Sixteen years ago, Rick Minnich’s father mysteriously lost his memory after a minor car accident. Minnich teamed up with Matt Sweetwood, a fellow Berlin-based American filmmaker, and returned to his native California to capture his father’s story – and found that it was odder than he could possibly have imagined.
Why did you decide to make a documentary about your dad?
Rick Minnich: I couldn’t ignore the fact that something very strange had happened in my family. Because I made films, it was an obvious choice to make a film about it. When I started out, I was still hoping to make a film about his miraculous recovery: how he had put his life back together over many years, how he had learned to read and write all over again, and how he got better physically. And then, when I really started making the film, he backed out. He didn’t really say why. It took on a whole different dimension. We started filming with the rest of my family and it became a completely different film.
How did Matt become involved?
Matt Sweetwood: We had worked together before. I didn’t really know much about this project with his dad – he kept it secret. Or at least he didn’t talk about much. It was his decision that it would be good to have someone on his side. When he presented it to me, I was sort of blown away. I don’t really know if I’m a great listener, but that project required a lot of sitting and soaking in the whole story. I was like a big sponge.
Was it good to have the balance of an outsider’s perspective in such a personal project?
MS: Yes, someone who could look at it from the outside: that was my job. In retrospect, it was good for him to have someone who could say, “Well this is how I would actually turn the story into a film.” I wrote a script, a storyline. That was my first attempt to make sense of the story. It began to take the shape of a crime story. It seemed like an investigation. That was the big decision we had to make: is it a story about his dad’s recovery or is it an investigation? How much do you want to know? The more you find out in a crime story – every time you turn over one thing or open one door, it leads somewhere else. That’s a totally different journey than the one where you just collect memories.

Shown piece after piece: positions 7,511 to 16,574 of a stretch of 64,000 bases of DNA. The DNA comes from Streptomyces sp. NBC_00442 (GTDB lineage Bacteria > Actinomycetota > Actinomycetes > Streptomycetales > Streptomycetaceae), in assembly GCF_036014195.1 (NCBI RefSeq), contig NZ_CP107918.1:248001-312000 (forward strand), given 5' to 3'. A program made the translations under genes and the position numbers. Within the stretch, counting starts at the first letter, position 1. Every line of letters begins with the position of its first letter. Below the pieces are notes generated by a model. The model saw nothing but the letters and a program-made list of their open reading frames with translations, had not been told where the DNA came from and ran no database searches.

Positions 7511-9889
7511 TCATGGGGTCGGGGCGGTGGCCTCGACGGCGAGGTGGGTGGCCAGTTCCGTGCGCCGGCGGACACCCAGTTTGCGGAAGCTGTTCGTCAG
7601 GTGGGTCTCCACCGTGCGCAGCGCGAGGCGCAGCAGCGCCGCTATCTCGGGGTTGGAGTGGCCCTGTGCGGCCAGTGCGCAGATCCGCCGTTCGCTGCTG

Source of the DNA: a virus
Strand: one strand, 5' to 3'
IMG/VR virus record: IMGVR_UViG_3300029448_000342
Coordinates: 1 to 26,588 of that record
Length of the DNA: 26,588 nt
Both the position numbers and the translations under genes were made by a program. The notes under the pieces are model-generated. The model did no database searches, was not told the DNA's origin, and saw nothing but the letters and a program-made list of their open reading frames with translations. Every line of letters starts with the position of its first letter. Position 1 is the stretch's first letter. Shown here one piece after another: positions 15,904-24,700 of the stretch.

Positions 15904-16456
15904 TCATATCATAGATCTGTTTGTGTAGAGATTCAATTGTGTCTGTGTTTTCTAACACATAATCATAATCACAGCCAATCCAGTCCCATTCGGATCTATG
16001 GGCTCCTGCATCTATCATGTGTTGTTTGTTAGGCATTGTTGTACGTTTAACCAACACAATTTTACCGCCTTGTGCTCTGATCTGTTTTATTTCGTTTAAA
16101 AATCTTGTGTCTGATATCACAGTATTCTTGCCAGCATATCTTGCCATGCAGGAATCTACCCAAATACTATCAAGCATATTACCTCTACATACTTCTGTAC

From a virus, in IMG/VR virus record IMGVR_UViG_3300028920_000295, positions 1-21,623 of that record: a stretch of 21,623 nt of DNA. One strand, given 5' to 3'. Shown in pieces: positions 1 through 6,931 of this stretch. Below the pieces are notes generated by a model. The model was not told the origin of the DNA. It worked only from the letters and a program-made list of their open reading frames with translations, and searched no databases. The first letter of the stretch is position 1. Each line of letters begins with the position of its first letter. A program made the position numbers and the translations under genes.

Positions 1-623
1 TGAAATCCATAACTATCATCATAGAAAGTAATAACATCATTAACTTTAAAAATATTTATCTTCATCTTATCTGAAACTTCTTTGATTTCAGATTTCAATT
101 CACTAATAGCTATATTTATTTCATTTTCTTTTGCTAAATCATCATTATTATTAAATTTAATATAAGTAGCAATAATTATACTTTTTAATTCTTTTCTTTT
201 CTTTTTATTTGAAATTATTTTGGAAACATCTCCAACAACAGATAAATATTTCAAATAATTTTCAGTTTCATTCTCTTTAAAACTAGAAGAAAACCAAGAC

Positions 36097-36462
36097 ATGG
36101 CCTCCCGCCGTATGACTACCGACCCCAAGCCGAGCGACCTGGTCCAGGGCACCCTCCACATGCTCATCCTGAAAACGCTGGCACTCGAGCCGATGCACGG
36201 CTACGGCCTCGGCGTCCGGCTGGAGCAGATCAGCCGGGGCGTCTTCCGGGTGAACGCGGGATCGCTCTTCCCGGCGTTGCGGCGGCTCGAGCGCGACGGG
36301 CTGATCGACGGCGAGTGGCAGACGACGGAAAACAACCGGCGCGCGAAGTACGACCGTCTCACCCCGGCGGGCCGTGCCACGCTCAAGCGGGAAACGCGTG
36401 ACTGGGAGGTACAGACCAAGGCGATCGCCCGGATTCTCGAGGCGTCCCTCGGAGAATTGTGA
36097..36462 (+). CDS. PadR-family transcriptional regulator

So it wasn’t your intention to make a crime story?
RM: That kind of happened along the way because we made some discoveries live on camera that were kind of shocking. The scene with my mother was the very first scene we filmed. She finds this letter written by my father and asks, “How could he have written this?” She just got it out of the box and started reading it while we were filming. And it made us think, maybe something else is going on here. It set the tone for the whole film, and how we shot the rest of the film – the whole approach really.
MS: It was proof enough for me that this was something unresolved. For me, it was that feeling that unsettledness had to carry on throughout the whole film.
Was it difficult to film something so personal?
RM: Oh, absolutely. What helped is that everyone in my family wanted to talk. I didn’t have to do any convincing. The only one who didn’t want to be filmed was my uncle, my father’s older brother. He didn’t want to talk about my father and his wife on camera. At that tim, he was living in the same town as them and they had asked him not to talk to me about them. They kind of silenced him.
Did the filming create tension within the family?
MS: It created some sort of tension in the sense that stuff comes out and people start getting emotional. They go into a different mode. His sister and stepsister were a little worried about Rick because they had already gone through all that stuff, having lived nearby. Rick visited, but never had to live with the situation on a daily basis. His stepbrothers were already at a point of getting some sort of closure. And then Rick comes along and, for some of them, starts opening wounds that had already healed over time.
Did you reach any kind of conclusion about your dad’s situation?
RM: When we started, I had what now seems to be a kind of naive notion that I was going to find this black and white answer, that there was a single answer that was going to be hidden in some box that I was going to open on the way. It didn’t happen. And that made me feel like we had to keep filming, we have to keep editing. Something’s going to click. Why isn’t it clicking? And at some point I just realised that there isn’t a clear answer. It’s got to stay that way and the feeling of the film needs to convey that that’s just the way life is. There aren’t always these clear-cut answers that we hope for and it’s really about coming to grips with the situation.
So we had this challenge in that we knew we had a film that doesn’t have a clear answer. That was pretty tricky, and it’s turned out that there are viewers who were really disappointed by the end, but there were other people who say that that’s the only way it could be.
Was making the film ultimately a cathartic experience?
RM: I kept expecting there to be this moment of relief, for something to click and then a light would go on, and that never happened. It’s been more of a slow process of coming to terms with it. A lot of that process has been showing the film publicly, talking with audiences about it. I’ve gotten to travel a lot with the film. It’s played on every continent around the world. I was in China last year and in Brazil and all over Europe, and people are just really touched by it. It completely crosses national borders and I always wanted to make a film that had that. Matt and I did it this time. That’s been very satisfying.
FORGETTING DAD | Directed by Rick Minnich, Matt Sweetwood (Germany, 2009)